I absolutely loved Roberta Colindrez, when she joined the second season of Vida, the Latinx TV series set in Boyle Heights, so I wrote an interview for the Golden Globes website, and another interview for Cultural Weekly, where she explained her queerness. I quoted the two sisters from Vida, Mishel Prada and Melissa Barrera, in my Village Blog, about the Catholic Church’s condemnation of homosexuality and their friendships with queer people.

I noticed Zoë Chao in The High Note and the TV series Love Life, and when I interviewed her, she confirmed that Asian-Americans consider themselves “people of color.” Her grandfather had immigrated from China, and on her father’s birth certificate under race there was the letter Y for yellow.

Awkwafina (c) HFPA 2020

Awkwafina won a Golden Globe in 2020 as best actress in a drama for The Farewell by Lulu Wang, I had featured her in my article Young Faces in 2018 Movies for Crazy Rich Asians. When I watched her autobiographical comedy series Nora from Queens, I wrote an interview, where she talked about hatred and discrimination towards Asian-Americans.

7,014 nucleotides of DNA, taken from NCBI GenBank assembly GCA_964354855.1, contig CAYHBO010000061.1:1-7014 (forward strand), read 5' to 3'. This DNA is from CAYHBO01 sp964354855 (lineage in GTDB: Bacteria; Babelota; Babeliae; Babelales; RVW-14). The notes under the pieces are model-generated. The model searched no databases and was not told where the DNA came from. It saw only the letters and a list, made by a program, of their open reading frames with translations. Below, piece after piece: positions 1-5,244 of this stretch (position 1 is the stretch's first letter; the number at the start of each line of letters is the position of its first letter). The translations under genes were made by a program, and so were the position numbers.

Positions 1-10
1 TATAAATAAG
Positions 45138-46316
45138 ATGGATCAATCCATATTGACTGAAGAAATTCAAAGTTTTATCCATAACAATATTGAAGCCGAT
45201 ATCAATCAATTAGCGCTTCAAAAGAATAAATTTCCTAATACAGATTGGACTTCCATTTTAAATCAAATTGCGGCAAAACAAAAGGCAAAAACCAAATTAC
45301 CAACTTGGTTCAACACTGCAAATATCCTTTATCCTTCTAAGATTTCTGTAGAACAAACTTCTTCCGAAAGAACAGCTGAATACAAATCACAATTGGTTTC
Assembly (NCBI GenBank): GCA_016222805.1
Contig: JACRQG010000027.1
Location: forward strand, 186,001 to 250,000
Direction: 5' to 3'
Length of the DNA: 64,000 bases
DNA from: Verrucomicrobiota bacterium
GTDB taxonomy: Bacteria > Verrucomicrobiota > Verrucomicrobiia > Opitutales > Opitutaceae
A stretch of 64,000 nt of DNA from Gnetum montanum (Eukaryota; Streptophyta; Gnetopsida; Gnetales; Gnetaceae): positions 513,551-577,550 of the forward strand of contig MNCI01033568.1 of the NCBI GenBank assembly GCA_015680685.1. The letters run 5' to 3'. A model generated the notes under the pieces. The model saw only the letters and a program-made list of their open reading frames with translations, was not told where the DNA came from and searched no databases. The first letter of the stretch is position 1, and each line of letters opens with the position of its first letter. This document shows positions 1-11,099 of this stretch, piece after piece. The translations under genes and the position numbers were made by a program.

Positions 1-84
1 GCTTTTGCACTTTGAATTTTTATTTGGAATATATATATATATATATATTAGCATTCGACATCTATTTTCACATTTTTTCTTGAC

I had mentioned Henry Golding in my article CinemaCon 2019 Embraces Diversity, and when I saw him in Monsoon, after his film debut in Crazy Rich Asians, I interviewed him again. I learned that one might feel out of place in his country of origin, after being raised abroad, which was also a theme in The Farewell.

While researching my annual article about Women Directors, of increasingly diverse backgrounds, I had seen The Photograph by Stella Meghie, where LaKeith Stanfield played the romantic lead opposite Issa Rae, so I was not surprised by his deeply felt portrayal of the FBI agent in Judas and the Black Messiah. I quoted him in The FBI vs Black Power.

Daniel Kaluuya (c) Armando Gallo-HFPA 2018

I had included Daniel Kaluuya for Queen & Slim in CinemaCon 2019 Embraces Diversity, and I quoted him in Black Panthers in Movies for playing Fred Hampton in Judas and the Black Messiah. The HFPA awarded him a Golden Globe as supporting actor.

I did not fail to notice Kelvin Harrison Jr. when he played Fred Hampton in The Trial of the Chicago 7 by Aaron Sorkin, since I had listed him in Young Faces in 2019 Movies.